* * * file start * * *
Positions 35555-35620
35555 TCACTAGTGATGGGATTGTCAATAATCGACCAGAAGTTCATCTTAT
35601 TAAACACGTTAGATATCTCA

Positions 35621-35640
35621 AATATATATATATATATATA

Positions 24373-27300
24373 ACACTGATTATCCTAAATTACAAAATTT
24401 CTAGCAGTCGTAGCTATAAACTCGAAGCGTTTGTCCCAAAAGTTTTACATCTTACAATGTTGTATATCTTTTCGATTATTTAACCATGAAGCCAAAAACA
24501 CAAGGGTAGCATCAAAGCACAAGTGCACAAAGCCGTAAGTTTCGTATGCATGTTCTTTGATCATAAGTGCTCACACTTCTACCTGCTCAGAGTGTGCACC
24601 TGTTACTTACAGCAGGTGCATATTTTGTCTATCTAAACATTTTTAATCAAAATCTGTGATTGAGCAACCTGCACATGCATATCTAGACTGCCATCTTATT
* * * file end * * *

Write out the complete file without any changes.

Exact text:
Positions 35555-35620
35555 TCACTAGTGATGGGATTGTCAATAATCGACCAGAAGTTCATCTTAT
35601 TAAACACGTTAGATATCTCA

Positions 35621-35640
35621 AATATATATATATATATATA

Positions 24373-27300
24373 ACACTGATTATCCTAAATTACAAAATTT
24401 CTAGCAGTCGTAGCTATAAACTCGAAGCGTTTGTCCCAAAAGTTTTACATCTTACAATGTTGTATATCTTTTCGATTATTTAACCATGAAGCCAAAAACA
24501 CAAGGGTAGCATCAAAGCACAAGTGCACAAAGCCGTAAGTTTCGTATGCATGTTCTTTGATCATAAGTGCTCACACTTCTACCTGCTCAGAGTGTGCACC
24601 TGTTACTTACAGCAGGTGCATATTTTGTCTATCTAAACATTTTTAATCAAAATCTGTGATTGAGCAACCTGCACATGCATATCTAGACTGCCATCTTATT